Prize Purse As
Of July, 2015:
We currently have two teams competing.
Please go to our Evaluation Page for the latest results.
The nonprofit Brain Preservation Foundation (BPF) hereby officially announces a cash prize for the first individual or team to rigorously demonstrate a surgical technique capable of inexpensively and completely preserving an entire human brain for long-term (>100 years) storage with such fidelity that the structure of every neuronal process and every synaptic connection remains intact and traceable using today’s electron microscopic (EM) imaging techniques.*
In our analysis, this prize is by no means impossible to win, but neither is it easy to win. Winning will require a significant investment of time and resources, and may take many years to occur if it is not induced with an appropriately sized prize purse. We are actively seeking donors to increase the size of our purse. Please contact us if you can help.
This prize competition is structured into two Stages:
Stage 1– Preservation of an entire mouse brain (or similar small mammalian brain) using a technique that is applicable to a laboratory environment.
Stage 2– Preservation of a large mammalian brain (a pig for example) using a surgical technique meeting all the medical standards necessary for it to be applied (as an elective procedure) to a human patient in a hospital setting, and using a procedure that, with minor modifications, might potentially be offered for less than US$20,000 by appropriately trained medical professionals.
The first group to complete Stage 1’s requirements will win 1/4 of the total prize purse accumulated up to that date. The first group to complete Stage 2’s requirements will win the remaining prize purse, or the entire prize purse if no one has previously met Stage 1’s requirements.
BPF is committed to providing transparency on large donations. Our current policy is to break out all donations and legal donor pledges at or above $1000 in any of our five donation categories as line items, while respecting the rights of any donors who wish to remain anonymous. Individual prize donations below $1,000 are periodically reported in aggregate as an All Small Donors line item. Please see our Donations page for the current list of BPF donors.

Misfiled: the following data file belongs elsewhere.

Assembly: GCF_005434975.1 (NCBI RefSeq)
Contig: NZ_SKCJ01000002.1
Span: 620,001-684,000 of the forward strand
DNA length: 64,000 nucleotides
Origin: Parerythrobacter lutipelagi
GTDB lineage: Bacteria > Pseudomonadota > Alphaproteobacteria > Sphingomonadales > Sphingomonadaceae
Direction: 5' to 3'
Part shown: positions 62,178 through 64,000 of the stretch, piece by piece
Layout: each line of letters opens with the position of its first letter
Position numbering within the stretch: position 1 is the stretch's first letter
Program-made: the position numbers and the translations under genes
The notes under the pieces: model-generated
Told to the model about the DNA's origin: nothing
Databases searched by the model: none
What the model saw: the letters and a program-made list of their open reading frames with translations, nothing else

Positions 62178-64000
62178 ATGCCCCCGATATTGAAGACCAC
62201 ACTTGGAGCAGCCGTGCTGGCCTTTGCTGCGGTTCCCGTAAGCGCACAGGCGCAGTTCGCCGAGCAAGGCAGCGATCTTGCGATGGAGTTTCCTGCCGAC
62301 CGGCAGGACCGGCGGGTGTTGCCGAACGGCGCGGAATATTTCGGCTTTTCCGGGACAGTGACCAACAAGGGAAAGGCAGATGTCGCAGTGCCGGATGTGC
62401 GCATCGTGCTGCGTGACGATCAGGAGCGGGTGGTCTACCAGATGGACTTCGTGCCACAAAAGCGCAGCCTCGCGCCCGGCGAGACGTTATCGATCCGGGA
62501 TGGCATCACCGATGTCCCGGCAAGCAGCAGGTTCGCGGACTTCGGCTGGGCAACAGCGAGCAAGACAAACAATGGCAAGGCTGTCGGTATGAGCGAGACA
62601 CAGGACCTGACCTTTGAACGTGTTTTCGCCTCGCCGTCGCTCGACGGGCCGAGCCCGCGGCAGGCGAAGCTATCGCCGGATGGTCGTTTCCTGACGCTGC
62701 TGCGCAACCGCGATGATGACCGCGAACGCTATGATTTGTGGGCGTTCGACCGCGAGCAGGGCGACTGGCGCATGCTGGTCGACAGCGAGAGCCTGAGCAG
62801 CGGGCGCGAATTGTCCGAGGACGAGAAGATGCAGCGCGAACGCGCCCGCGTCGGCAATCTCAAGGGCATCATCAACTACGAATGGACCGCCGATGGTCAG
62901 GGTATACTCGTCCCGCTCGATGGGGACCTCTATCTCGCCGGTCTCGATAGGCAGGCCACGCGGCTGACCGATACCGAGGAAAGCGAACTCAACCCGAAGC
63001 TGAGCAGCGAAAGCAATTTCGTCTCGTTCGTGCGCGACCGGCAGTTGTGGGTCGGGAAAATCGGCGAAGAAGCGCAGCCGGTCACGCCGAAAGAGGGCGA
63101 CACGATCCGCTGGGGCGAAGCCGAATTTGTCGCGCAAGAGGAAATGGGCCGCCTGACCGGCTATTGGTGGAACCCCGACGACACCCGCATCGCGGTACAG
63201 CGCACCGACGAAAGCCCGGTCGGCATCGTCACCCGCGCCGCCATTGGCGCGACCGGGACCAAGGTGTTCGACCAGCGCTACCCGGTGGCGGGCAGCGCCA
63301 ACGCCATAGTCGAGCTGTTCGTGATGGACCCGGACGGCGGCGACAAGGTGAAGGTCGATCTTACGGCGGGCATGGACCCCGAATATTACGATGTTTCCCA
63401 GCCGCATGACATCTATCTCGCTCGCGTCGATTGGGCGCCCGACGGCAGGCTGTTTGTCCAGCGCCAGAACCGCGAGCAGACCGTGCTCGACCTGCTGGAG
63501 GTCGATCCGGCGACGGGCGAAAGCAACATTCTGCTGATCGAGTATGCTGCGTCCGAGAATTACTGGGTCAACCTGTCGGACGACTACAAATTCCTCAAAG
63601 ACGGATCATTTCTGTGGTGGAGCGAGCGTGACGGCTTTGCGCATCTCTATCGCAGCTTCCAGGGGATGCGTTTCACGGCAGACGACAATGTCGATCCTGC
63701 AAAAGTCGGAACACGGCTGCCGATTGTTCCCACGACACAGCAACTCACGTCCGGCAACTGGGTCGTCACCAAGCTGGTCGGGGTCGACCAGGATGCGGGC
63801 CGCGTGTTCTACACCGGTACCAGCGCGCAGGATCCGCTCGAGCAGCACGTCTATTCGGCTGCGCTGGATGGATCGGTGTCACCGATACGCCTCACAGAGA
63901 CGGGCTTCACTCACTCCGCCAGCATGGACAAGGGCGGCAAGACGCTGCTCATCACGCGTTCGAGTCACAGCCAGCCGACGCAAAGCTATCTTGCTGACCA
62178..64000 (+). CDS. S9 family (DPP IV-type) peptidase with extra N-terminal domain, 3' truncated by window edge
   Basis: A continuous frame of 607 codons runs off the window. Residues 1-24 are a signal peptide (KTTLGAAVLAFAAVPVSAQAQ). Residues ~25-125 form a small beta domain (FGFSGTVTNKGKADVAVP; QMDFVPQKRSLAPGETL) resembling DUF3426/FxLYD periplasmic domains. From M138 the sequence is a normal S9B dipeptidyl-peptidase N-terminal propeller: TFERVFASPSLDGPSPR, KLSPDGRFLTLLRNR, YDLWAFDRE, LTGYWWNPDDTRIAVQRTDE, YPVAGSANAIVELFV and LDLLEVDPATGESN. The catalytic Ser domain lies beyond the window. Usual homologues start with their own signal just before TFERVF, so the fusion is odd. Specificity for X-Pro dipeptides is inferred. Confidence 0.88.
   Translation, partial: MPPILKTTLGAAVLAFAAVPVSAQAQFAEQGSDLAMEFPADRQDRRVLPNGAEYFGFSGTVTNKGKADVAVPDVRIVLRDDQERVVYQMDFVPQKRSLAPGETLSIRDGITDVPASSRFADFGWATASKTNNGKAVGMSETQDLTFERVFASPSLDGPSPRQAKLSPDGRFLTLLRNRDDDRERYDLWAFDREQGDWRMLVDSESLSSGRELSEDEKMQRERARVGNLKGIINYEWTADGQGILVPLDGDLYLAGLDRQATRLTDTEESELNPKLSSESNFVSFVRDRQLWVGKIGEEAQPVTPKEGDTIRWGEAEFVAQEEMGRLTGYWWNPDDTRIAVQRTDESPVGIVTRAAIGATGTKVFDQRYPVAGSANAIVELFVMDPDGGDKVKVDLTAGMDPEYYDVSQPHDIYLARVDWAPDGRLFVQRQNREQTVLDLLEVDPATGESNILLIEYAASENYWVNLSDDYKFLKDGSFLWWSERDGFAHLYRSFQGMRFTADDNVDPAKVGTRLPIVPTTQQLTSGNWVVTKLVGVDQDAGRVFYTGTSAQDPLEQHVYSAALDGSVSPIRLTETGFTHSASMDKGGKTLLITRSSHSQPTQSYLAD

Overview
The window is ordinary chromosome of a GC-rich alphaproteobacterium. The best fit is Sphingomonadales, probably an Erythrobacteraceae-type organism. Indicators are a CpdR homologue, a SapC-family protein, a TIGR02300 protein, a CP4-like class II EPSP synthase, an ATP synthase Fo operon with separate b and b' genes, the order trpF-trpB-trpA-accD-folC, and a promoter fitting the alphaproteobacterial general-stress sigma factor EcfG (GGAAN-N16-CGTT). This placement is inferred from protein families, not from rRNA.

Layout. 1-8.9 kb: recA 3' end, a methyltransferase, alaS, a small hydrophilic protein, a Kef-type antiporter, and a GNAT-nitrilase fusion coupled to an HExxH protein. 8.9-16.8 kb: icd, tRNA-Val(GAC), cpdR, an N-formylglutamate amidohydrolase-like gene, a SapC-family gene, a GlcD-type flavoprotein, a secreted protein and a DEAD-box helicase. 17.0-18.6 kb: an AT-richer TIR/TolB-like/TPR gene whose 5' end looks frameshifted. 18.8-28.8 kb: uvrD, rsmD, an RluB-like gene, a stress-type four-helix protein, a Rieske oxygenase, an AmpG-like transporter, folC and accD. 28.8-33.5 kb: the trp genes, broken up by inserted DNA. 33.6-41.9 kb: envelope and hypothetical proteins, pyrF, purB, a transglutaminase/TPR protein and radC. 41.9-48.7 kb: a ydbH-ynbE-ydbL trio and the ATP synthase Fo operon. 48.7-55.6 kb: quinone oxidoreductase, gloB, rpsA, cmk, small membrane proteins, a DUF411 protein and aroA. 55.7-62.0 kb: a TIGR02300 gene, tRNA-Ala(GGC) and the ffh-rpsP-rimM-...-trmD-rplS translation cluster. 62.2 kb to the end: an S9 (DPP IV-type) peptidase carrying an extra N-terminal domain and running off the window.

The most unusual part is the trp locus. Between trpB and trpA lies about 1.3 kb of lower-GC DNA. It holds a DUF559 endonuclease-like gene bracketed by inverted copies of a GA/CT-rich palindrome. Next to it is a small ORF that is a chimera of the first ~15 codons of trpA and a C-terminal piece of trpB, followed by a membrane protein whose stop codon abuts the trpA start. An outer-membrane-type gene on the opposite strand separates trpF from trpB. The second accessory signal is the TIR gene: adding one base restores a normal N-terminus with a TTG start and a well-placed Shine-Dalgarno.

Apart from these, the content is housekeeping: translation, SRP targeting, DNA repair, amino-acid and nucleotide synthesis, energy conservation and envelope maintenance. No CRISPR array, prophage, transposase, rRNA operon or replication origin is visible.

Prize Rules and Structure
For a complete list of the prize rules and structure, please see:
For a discussion of the motivation behind the prize, a brief history of the idea of brain preservation as a medical procedure, an accessible technical overview of the existing state-of-the-art in cryonic and chemical brain preservation techniques, and an overview of the electron microscopic imaging techniques that will be employed to evaluate the quality of whole brain preservation attempts, please see:
Eligibility Rules for Prize Contestants
Charitable nonprofit rules require us to ensure that no BPF Officers materially benefit from BPF prize activities. In particular, BPF Directors, Officers, Judges, and Advisors cannot be contestants for BPF prizes. Such individuals must resign from Director, Officer, Judge, or Advisory positions if at any point they decide to become contestants. All others who have access to legally permitted research laboratory facilities, academic or industrial, are encouraged to apply to BPF to become contestants in BPF research prizes.
Information on Incentive Prizes
Around the world, roughly 220 incentive prizes are available with a purse of $100,000 or greater. Most, like the Nobel and Pulitzer Prizes, are annual prizes that reward excellence by recognizing prior achievement in a particular field. But the most rapidly growing category of prizes is inducement prizes. Between 1991 and 2009, 80% of new prize money was raised for prizes that reward future solutions to important social problems, and simultaneously stimulate the emergence of new products, services, and markets. Most inducement prizes are one-time prizes, with prize rules carefully written to achieve valuable technical and social objectives. We believe the Brain Preservation Technology Prize is such a prize. For more on the current variety of incentive prizes and their beneficial effects, see this McKinsey study, And the Winner Is…, 2009.